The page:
Dock Cable Rail

able railing has become wildly popular in recent years. One of the greatest benefits of using a cable rail system lies in its ability to preserve views. It tends to fade into the background and virtually disappear. Unlike glass railing, cables won’t fog up or soil the way a glass windshield will. They don’t need even periodic cleaning to see through.

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Cable Railing Design

This cable rail has 1/8 diameter stainless steel cables and a 1-1/2 diameter aluminum pipe frame with silver powder coated finish that closely mimics the look of stainless steel without the high price tag.

Cable rail takes a lot of time and thought to design. When we work in 1/16 inch tolerances, there isn’t much room for error. Everything from proper heights and angles of the cable holes on step rails – they are different dimensions on the front and back of step posts – to locating posts at corners to prevent overly wide gaps or foot plate overlaps must be carefully calculated and checked.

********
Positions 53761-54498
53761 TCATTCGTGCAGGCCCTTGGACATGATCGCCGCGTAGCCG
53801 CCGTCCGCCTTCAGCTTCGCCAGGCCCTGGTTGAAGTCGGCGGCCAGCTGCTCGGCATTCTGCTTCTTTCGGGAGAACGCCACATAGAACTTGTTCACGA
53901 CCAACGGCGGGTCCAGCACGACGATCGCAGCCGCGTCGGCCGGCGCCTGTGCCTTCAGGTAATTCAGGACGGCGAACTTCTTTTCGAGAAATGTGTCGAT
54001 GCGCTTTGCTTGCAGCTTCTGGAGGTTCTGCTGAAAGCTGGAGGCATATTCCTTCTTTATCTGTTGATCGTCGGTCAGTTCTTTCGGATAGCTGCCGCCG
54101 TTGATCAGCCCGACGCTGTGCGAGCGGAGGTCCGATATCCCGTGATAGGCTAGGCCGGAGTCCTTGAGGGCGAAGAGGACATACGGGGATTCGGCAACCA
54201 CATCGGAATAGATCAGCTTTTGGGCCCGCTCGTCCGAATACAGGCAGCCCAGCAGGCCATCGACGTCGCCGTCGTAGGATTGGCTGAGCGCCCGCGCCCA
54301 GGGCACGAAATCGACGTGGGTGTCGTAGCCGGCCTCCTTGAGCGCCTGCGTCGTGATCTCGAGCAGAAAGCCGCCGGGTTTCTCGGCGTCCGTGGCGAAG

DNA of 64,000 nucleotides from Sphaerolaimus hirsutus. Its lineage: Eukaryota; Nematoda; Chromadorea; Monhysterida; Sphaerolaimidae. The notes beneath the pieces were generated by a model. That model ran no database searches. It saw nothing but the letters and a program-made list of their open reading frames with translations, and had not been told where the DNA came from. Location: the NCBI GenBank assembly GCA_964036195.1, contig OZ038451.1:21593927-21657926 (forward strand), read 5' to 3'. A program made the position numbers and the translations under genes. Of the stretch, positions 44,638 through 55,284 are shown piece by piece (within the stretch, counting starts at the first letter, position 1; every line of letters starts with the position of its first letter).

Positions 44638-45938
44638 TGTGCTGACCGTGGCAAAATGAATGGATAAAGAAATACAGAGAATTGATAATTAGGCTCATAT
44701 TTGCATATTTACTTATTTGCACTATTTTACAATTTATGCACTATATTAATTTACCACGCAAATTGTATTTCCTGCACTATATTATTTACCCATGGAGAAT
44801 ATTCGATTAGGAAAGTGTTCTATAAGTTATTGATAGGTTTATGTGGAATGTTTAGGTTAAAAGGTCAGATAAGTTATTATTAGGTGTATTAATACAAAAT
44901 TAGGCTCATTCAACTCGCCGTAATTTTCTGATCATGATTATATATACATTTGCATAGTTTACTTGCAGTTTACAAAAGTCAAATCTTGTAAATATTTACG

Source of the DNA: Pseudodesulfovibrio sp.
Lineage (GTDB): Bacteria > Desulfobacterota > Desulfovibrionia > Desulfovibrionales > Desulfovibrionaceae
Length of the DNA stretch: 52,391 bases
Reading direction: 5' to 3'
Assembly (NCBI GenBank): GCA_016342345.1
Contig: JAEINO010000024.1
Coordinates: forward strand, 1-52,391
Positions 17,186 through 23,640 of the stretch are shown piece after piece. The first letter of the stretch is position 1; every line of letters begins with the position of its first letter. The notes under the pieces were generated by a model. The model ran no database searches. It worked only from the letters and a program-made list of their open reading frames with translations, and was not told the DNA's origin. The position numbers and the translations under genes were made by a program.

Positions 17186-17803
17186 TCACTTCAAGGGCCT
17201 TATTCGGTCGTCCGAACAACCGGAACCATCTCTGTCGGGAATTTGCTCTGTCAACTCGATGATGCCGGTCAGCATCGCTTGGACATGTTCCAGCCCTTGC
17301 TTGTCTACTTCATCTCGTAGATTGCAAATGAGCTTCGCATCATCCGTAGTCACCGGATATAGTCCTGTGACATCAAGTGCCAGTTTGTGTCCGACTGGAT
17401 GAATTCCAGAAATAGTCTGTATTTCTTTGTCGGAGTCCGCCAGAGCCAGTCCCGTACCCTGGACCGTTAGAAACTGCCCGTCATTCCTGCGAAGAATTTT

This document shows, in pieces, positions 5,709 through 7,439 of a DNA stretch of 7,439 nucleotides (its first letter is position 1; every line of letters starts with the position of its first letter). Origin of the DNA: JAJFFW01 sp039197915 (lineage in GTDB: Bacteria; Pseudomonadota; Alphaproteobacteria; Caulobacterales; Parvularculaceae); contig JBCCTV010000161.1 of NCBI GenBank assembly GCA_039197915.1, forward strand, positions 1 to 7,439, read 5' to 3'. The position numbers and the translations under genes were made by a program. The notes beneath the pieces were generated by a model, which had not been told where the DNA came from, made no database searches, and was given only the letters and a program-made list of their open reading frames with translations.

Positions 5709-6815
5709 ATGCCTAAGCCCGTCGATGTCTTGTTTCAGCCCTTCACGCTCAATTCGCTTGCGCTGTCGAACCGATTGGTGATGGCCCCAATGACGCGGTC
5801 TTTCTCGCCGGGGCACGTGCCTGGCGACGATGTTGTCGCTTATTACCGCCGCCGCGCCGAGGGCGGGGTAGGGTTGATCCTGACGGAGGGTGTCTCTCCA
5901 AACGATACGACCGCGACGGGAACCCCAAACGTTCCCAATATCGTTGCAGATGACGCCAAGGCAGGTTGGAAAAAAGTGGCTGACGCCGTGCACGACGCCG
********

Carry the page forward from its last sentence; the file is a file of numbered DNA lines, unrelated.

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Design Factors

Cable doesn’t do well at corners. When we torque the cable terminals down, it tends to bind at corners so that it’s tight in one direction but loose after the miter. Because of that property, we build all of our cable runs in straight lines and begin new runs at turns or miters.

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Stainless Steel Cable

CRS only uses stainless steel hardware on our exterior installations. This effectively eliminates the most prevalent point of failure in a railing system — connections that rust away. Even as long as the run in the picture above is, the rail is very stable.

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Cable railing is the best option available for preserving views.

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Cable post spacing has to be closer than with traditional pickets to compensate for stretching in the cables. Two adjacent cables cannot stretch apart more than 4-3/8″ under a specific force.